Karen: Do you use social media to spread the word about your work?
Jim: Yes! Social media’s been great for getting my work out there. I constantly upload pictures to Twitter and Facebook and when I update my blog, @WHO_News promotes it via Twitter. It nicely spreads my stuff across the globe without me leaving the house. In the twelve months I’ve built up a good network of friends and fans on twitter, It’s been a great year.
Karen: Is there another artist, perhaps in your genre that you aspire to?
Jim: Now that’s a good one! I absolutely adore the classic artists that were around in my Youth like Dave Gibbons who drew the Tom Baker era of Dr Who back in 1979/80 as well as the Watchmen graphic novel. Bryan Talbot and Kevin O’Neill’s work on Nemesis the Warlock. is one of my fav’s. Another 2000AD legend I admire- Carlos Esquire, who drew the early Judge Dredd and Strontium Dog stories. I always look forward to seeing the latest artwork from Adrian Salmon in the pages of Doctor Who Magazine. But seriously, I haven’t got a spare year to mention all the artists I love, old and new.
Karen: I see from your tweets that you have been to the SFX Weekender, how did you find it and did you exhibit your work there and if so how did it go?
Jim: Yes, I went to my first SFX weekender at the beginning of February this year. In a nutshell- Brilliant! I wasn’t expo’ing any of my own work this time, just enjoyed the ride. The first person I bumped into I’ve I arrived was Big Spencer Wilding- the Minotaur from The God Complex as well as many other film roles such as The Wolfman and Green lantern. I also met another lovely fellow, David J. Howe from Telos Publishing. Although it was a fantastic experience, I did find the signing areas a bit of a money making farm… You can spend an absolute fortune and wait hours to see your favorite actors/authors for just a minute or two. I find smaller conventions a lot better to meet the stars.
Karen: What are your future plans? Any special work in the pipeline?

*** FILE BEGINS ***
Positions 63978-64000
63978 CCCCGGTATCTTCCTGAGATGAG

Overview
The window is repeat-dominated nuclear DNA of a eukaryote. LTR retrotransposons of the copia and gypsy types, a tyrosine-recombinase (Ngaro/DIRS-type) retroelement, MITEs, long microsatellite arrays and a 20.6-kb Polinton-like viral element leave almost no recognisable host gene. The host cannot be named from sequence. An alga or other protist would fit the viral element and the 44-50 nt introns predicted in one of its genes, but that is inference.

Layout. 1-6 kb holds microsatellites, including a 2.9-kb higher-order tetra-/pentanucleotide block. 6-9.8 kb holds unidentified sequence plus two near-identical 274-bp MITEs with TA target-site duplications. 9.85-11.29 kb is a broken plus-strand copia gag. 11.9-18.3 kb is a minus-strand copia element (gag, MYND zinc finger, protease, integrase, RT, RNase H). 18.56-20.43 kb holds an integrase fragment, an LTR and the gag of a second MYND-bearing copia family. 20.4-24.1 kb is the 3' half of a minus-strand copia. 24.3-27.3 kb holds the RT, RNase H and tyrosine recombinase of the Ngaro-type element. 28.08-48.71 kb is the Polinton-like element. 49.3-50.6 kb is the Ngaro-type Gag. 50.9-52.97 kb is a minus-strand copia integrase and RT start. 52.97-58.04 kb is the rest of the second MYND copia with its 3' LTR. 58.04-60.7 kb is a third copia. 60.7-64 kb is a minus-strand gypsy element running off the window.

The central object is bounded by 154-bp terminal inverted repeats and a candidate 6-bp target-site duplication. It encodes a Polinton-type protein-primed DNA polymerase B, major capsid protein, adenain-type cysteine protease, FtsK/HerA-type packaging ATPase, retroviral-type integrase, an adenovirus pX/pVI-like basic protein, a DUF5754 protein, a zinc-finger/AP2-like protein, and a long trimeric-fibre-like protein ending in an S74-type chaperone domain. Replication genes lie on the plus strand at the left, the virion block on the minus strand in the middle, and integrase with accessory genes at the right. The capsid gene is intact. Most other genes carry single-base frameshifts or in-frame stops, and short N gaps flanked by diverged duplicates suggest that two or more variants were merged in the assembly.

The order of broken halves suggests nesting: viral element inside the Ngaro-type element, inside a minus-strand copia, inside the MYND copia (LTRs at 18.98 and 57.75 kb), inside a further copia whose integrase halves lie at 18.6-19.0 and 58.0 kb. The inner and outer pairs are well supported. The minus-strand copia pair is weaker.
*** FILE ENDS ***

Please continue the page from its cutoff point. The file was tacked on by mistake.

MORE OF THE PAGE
Jim: I’ve a couple of things in the pipeline. I’m a keen writer as well and there are a couple of pitches out there, some I can’t even talk about! I’ve wrote a story that would make a nice graphic novel about a robot detective and a female vampire that fall in love and solve strange crimes in the 23rd century and one day I’d like that to see the light of day .I’ve just had a bunch of new ‘In Print’ script delivered to me to take us to summer and beyond. I’m also just putting the finishing touches to a strip going in an ezine for Alwyn Ash, the editor of the Regent Times and Nebula One News websites. The last one I did for Alwyn was a Charles Dickens Christmas strip but the next one may be a little Hollywood flavored. Look out on my Void Noir blog for celebrations of ‘In Print’s first anniversary plus a few other things I’ve planned to upload over the course of the coming weeks.
Karen: How would you advise budding young artists to get their work published or seen more?
Jim: Keep at it. Talk to everyone to network yourself. Go to conventions, do as much art, and art of differently styles as possible. Don’t get disheartened if at first you don’t succeed straight away because a comic artist is quite a hard field and career to get into. You may get a few rejections at first and may take months to get an answer or any feedback back. But keep persisting… until your stuff is well established the work won’t fall into your lap.
Big thank to Jim for doing this interview with me, if you would like to see more of his artwork then check out his website called The Void Noir and follow him on twitter, @mrjimer for even more